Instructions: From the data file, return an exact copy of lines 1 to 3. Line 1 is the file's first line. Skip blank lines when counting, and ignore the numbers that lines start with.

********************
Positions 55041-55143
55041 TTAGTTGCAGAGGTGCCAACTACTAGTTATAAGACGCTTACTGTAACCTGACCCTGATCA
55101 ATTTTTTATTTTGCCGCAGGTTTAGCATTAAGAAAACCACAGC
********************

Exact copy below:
Positions 55041-55143
55041 TTAGTTGCAGAGGTGCCAACTACTAGTTATAAGACGCTTACTGTAACCTGACCCTGATCA
55101 ATTTTTTATTTTGCCGCAGGTTTAGCATTAAGAAAACCACAGC